While critical infrastructure operators need to invest in innovative technologies and partnerships to boost efficiencies, the rising focus on digital systems in this landscape can present significant problems for overall security. A single vulnerability in cybersecurity measures can cause a major outage for even the biggest government, defense, or public sector entity.
Why is Cybersecurity Important for Critical Infrastructure?
Many critical infrastructure environments rely on industrial control systems (ICS), SCADA technologies, and other tools used to automate industrial processes on a massive scale.
Like any digital technology, these tools are subject to potential vulnerabilities and cyber-attack threats, without the right security measures in place. The cybersecurity risk in this landscape can be astronomical. For instance, an issue with the homeland security infrastructure could pose a significant risk to our defense systems and citizen safety.
Problems with the critical infrastructure security of utilities companies could influence the operation of electrical grids, water distribution, and gas and oil supply. As an example, in May 2021, cybercriminals breached a company that was responsible for almost half of the gasoline, diesel, and jet fuel in the East Coast.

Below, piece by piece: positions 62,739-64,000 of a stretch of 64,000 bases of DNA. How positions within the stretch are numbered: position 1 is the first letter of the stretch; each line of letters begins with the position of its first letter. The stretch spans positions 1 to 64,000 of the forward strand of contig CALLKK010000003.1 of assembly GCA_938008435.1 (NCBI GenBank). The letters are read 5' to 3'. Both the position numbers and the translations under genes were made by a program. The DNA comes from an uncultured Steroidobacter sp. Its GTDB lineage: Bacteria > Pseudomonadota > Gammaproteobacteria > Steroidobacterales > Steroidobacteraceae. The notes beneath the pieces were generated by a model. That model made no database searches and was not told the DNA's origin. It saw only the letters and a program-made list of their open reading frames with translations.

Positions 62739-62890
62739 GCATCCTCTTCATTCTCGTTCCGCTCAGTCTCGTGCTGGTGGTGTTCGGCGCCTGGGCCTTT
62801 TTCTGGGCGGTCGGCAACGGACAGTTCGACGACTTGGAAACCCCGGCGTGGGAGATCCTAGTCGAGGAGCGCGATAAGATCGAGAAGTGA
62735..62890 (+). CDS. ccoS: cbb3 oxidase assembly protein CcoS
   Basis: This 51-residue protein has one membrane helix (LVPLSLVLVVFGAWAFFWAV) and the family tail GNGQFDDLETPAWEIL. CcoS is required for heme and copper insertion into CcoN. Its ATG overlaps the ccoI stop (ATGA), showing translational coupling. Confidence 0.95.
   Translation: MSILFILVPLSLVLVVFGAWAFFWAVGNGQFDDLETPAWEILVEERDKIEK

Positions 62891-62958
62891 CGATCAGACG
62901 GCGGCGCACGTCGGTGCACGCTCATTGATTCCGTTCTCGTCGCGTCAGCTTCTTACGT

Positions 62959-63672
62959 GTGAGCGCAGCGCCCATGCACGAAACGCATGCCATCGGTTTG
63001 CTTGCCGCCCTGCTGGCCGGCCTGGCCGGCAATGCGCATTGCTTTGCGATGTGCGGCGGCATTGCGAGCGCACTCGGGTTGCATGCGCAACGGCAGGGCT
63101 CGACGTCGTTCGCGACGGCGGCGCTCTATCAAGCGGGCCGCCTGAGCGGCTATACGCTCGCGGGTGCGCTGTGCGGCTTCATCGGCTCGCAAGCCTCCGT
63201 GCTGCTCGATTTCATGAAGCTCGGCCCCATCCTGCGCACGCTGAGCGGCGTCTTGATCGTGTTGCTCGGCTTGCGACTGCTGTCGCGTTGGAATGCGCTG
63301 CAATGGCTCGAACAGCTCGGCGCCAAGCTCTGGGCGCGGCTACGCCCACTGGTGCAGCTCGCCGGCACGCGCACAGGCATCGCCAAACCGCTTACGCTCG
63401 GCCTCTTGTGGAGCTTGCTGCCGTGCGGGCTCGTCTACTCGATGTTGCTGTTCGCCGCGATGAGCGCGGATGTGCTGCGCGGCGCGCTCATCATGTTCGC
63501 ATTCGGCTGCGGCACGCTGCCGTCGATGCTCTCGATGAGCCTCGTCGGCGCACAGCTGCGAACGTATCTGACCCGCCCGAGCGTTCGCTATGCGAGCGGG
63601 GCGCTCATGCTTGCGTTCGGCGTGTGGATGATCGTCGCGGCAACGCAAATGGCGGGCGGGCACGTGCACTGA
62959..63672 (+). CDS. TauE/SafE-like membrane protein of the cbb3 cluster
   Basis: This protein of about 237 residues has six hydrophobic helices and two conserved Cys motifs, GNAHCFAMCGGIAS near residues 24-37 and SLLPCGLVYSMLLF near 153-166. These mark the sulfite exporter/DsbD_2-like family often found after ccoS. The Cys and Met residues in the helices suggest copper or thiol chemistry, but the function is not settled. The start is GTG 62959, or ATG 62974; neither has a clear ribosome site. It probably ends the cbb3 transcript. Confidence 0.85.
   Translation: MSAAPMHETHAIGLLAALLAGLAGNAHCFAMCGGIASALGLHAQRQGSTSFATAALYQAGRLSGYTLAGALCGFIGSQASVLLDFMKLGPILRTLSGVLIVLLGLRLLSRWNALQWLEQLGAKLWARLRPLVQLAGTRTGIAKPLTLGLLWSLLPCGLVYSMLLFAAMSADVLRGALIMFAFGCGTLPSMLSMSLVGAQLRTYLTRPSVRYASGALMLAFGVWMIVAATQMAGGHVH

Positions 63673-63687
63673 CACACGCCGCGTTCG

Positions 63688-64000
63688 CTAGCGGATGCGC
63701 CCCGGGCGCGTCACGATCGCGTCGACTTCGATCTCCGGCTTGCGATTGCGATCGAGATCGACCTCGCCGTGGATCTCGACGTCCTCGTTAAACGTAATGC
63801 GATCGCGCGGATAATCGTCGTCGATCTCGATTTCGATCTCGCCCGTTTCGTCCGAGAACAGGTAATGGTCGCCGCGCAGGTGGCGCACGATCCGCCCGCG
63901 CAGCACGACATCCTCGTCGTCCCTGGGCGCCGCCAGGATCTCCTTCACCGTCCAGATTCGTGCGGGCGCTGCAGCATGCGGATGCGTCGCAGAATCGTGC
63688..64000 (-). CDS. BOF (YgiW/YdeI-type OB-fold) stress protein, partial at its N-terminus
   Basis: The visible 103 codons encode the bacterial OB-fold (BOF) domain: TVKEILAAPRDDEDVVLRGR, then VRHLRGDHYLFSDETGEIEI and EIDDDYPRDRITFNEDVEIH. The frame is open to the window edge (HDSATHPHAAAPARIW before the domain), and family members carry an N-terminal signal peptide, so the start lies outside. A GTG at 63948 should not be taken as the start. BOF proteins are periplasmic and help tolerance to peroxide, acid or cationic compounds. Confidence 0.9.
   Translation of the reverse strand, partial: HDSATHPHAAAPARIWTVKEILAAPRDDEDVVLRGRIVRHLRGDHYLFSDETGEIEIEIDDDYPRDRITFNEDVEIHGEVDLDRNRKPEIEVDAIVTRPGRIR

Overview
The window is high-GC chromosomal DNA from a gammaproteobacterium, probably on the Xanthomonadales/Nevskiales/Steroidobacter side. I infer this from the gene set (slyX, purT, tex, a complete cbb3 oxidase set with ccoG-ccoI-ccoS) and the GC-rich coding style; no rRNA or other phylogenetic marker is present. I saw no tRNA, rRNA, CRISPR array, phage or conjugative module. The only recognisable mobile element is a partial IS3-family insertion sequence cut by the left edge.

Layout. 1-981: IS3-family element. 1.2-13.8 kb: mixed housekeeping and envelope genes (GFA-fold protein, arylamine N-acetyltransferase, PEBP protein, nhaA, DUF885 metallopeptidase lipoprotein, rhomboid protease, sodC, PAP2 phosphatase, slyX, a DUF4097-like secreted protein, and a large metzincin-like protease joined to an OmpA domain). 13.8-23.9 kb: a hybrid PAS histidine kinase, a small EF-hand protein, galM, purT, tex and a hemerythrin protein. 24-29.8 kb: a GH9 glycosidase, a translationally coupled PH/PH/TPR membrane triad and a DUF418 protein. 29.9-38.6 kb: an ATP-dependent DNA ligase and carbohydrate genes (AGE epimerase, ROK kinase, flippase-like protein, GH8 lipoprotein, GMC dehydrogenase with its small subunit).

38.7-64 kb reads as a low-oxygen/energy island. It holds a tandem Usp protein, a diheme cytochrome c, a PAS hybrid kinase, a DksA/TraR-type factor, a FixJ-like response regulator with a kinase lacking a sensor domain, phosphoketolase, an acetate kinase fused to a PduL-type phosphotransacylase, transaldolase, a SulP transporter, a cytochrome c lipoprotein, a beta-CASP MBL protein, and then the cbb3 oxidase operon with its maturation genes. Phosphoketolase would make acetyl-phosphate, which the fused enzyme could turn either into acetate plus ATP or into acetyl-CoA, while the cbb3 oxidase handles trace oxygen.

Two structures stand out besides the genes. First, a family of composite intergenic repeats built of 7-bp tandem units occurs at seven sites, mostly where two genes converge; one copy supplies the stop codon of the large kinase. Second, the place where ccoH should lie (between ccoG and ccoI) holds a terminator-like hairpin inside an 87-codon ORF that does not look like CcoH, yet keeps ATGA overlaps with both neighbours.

With one compromised password, the hackers took down America’s largest fuel pipeline, leading to massive shortages across the East Coast.
The cyber threats facing critical infrastructure providers can have financial implications too. According to Gartner, the average cost of downtime per minute for an oil or gas company can fall between $5,000 and $10,000. The sheer impact of these breaches presents an appealing opportunity to cybercriminals, who use ransomware attacks to demand huge payments from their victims.
What are the Vulnerabilities of Critical Infrastructure?
Critical infrastructure owners face several threats, from potential hacks of their official websites to issues with cloud security. The digitization of critical infrastructure and rising dependence on outsourced solutions from third parties has created a host of vulnerabilities.
Supply chain attacks are becoming increasingly commonplace, with many infrastructure businesses compromised as collateral damage. Core infrastructure companies are facing particularly high risks, due to the massive impact an outage or attack could have on citizens.
Energy, water, transportation, and healthcare systems are necessary for citizens to survive. The ability to deny access to any of these resources is a massive threat to a country’s economy and safety. What’s more, as the cyber side of global conflicts continues to grow, a national infrastructure protection plan is becoming essential to the overall defense strategy of every company.
Adhering to cybersecurity requirements encourage companies to take an updated approach to managing common threats such as:
- Employee workforce risk
- Issues with outsourced services and third parties